Save the content as file executing_command.txt and run:

robot executing_commands.txt

You may want to override the variables from commandline to try this out on your remote machine:

robot -v HOST:my.server.com -v USERNAME:johndoe -v PASSWORD:secretpasswd executing_commands.txt

Time format

All timeouts, delays or retry intervals can be given as numbers considered seconds (e.g. 0.5 or 42) or in Robot Framework's time syntax (e.g. 1.5 seconds or 1 min 30 s). For more information about the time syntax see the Robot Framework User Guide.

Boolean arguments

Some keywords accept arguments that are handled as Boolean values true or false. If such an argument is given as a string, it is considered false if it is either an empty string or case-insensitively equal to false, none or no. Other strings are considered true regardless their value, and other argument types are tested using the same rules as in Python.

True examples:

List Directory ${path} recursive=True # Strings are generally true.
List Directory ${path} recursive=yes # Same as the above.
List Directory ${path} recursive=${TRUE} # Python True is true.
List Directory ${path} recursive=${42} # Numbers other than 0 are true.

False examples:

List Directory ${path} recursive=False # String false is false.
List Directory ${path} recursive=no # Also string no is false.
List Directory ${path} recursive=${EMPTY} # Empty string is false.
List Directory ${path} recursive=${FALSE} # Python False is false.

Prior to SSHLibrary 3.1.0, all non-empty strings, including no and none were considered to be true. Considering none false is new in Robot Framework 3.0.3.

Transfer files with SCP

Secure Copy Protocol (SCP) is a way of secure transfer of files between hosts. It is based on SSH protocol. The advantage it brings over SFTP is transfer speed. SFTP however can also be used for directory listings and even editing files while transferring. SCP can be enabled on keywords used for file transfer: Get File, Get Directory, Put File, Put Directory by setting the scp value to TRANSFER or ALL.

OFF Transfer is done using SFTP only. This is the default value
TRANSFER Directory listings (needed for logging) will be done using SFTP. Actual file transfer is done with SCP.
ALL Only SCP is used for file transfer. No logging available.

There are some limitations to the current SCP implementation::

  • When using SCP, files cannot be altered during transfer and newline argument does not work.
  • If scp=ALL only source and destination arguments will work on the keywords. The directories are transferred recursively. Also, when running with Jython Put Directory and Get Directory won't work due to current Trilead implementation.
  • If running with Jython you can encounter some encoding issues when transferring files with non-ascii characters.

SCP transfer was introduced in SSHLibrary 3.3.0.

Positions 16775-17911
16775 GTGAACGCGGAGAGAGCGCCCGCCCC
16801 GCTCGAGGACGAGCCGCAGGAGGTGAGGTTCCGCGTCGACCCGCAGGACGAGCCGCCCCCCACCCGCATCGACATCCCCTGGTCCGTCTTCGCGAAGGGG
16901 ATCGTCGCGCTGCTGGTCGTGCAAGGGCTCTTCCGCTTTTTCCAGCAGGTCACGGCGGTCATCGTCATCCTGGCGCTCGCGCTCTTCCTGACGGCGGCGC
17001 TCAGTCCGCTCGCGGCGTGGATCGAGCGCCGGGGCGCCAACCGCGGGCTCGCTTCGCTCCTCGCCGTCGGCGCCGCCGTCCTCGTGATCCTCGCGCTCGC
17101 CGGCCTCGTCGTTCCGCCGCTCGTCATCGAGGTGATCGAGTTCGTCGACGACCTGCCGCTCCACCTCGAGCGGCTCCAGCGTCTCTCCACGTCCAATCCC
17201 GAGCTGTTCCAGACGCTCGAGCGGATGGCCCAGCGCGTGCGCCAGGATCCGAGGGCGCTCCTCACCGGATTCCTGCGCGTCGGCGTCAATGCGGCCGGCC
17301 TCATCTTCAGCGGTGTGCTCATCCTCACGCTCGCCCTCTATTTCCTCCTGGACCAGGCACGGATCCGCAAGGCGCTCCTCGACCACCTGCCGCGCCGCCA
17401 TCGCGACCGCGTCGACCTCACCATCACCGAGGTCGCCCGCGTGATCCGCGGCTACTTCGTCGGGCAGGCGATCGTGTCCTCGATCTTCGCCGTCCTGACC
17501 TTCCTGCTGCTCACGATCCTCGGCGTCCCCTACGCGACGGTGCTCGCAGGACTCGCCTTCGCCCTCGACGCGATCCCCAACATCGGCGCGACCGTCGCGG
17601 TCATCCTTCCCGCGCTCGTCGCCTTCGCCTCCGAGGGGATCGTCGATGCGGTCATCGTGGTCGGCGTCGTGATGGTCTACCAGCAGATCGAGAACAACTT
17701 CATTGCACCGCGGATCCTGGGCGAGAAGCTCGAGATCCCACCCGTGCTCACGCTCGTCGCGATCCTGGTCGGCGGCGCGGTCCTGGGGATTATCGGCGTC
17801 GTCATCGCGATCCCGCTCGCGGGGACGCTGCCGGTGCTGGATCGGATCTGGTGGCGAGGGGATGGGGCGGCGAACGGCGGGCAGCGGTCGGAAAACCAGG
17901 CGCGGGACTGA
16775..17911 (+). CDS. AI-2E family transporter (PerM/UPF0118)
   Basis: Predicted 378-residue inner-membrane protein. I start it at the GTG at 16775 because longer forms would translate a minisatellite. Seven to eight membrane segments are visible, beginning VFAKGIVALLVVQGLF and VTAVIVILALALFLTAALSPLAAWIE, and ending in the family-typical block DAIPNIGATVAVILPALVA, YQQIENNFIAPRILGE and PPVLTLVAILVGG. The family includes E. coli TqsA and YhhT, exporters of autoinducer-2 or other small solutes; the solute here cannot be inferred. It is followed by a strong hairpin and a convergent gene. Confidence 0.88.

Preserving original times

SCP allows some configuration when transferring files and directories. One of this configuration is whether to preserve the original modify time and access time of transferred files and directories. This is done using the scp_preserve_times argument. This argument works only when scp argument is set to TRANSFER or ALL. When moving directory with scp set to TRANSFER and scp_preserve_times is enabled only the files inside the director will keep their original timestamps. Also, when running with Jython scp_preserve_times won't work due to current current Trilead implementation.

scp_preserve_times was introduced in SSHLibrary 3.6.0.

Aliases

SSHLibrary allows the use of an alias when opening a new connection using the parameter alias.

Open Connection alias=connection1

These aliases can later be used with other keywords like Get Connection or Switch Connection in order to get information respectively to switch to a certain connection that has that alias.

When a connection is closed, it is no longer possible to switch or get information about the other connections that have the same alias as the closed one. If the same alias is used for more connections, keywords Switch Connection and Get Connection will switch/get information only about the last opened connection with that alias.

Open Connection my.server.com alias=conn
Open Connection my.server.com alias=conn
Open Connection my.server.com alias=conn2
${conn_info}= Get Connection conn
Should Be Equal As Integers ${conn_info.index} 2
Switch Connection conn
${current_conn}= Get Connection conn
Should Be Equal As Integers ${current_conn.index} 2

Note that if a connection that has the same alias as other connections is closed trying to switch or get information about the other connections that have the same alias is impossible.

'Open Connection` my.server.com alias=conn
'Open Connection` my.server.com alias=conn
Close Connection
Switch Connection conn
Run Keyword And Expect Error Non-existing index or alias 'conn'. Switch Connection conn